My lilac bush was extending too far into other yard/plant space. Neglected to trim in back when it was cold. Is it too late to prune now, before sprin...
Pruning Lilac bushes #738951
Asked March 13, 2021, 8:17 PM EST
My lilac bush was extending too far into other yard/plant space. Neglected to trim in back when it was cold. Is it too late to prune now, before spring sets in?
Lilacs form flower buds for the next year after blooming during the current year. Lilacs should be deadheaded immediately after blooming to encourage good bud development and flowering the following spring. Use a hand pruner to cut off dead flower heads down to a pair of leaves, or use a hedge trimmer for larger plantings. Shear lightly, taking off only the dead flower heads.
The common French lilacs (Syringa vulgaris cvs.) produce the largest flowers on stems that are not more than 5 or 6 years old. Older stems only produce small flowers. Renewal pruning allows more light throughout an older plant and encourages new stems to grow and flower. Lilac stems can grow very large and tree-like and they will tend to shade out new growth at the plant base. Use a lopper or hand saw to remove a third of the thickest stems at the base. Do this every year until all large stems are removed. You may still do this type of pruning now because the plant is still dormant.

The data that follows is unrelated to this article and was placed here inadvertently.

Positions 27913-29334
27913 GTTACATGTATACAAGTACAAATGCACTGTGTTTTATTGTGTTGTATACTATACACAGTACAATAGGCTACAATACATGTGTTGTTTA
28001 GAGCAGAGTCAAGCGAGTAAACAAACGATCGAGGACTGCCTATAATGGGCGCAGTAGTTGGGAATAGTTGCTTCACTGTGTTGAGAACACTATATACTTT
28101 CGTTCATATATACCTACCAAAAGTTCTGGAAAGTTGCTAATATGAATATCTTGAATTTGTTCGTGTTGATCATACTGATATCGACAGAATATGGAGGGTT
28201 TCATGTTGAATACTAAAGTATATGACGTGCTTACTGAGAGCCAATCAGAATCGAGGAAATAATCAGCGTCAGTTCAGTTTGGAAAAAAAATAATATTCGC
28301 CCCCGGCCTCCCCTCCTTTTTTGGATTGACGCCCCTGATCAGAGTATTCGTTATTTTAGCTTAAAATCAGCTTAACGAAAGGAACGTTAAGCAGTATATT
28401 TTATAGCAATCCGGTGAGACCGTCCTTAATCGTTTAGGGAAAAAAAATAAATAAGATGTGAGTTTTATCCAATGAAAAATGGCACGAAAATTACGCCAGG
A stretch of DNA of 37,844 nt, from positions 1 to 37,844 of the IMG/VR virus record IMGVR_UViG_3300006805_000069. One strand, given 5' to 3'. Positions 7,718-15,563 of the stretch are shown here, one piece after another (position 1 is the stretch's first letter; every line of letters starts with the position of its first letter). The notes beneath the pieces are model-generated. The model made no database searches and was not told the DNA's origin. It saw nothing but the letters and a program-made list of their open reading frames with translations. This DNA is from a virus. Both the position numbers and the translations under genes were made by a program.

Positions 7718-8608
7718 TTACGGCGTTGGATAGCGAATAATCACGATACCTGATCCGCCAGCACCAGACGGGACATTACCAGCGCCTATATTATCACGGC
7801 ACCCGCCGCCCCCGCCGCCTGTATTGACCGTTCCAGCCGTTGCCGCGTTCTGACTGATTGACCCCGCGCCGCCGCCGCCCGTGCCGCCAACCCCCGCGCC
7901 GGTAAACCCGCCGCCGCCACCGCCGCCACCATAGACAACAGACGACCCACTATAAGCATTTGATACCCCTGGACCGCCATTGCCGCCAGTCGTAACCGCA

Rejuvenation pruning is a techniques that lilacs respond to when they are healthy, but are not blooming or are seriously overgrown because pruning has been neglected. Cut the entire plant back to within 6 to 12 inches of the ground as new growth begins in late winter prompts mature lilacs to send up many new shoots. You may still do this type of pruning now because the plant is still dormant.Because lilacs bloom in early spring on the previous year's growth, rejuvenated plants won't bloom the first year after this drastic pruning.
This work is supported in part by New Technologies for Ag Extension grant no. 2020-41595-30123 from the USDA National Institute of Food and Agriculture. Any opinions, findings, conclusions, or recommendations expressed in this publication are those of the author(s) and do not necessarily reflect the view of the U.S. Department of Agriculture.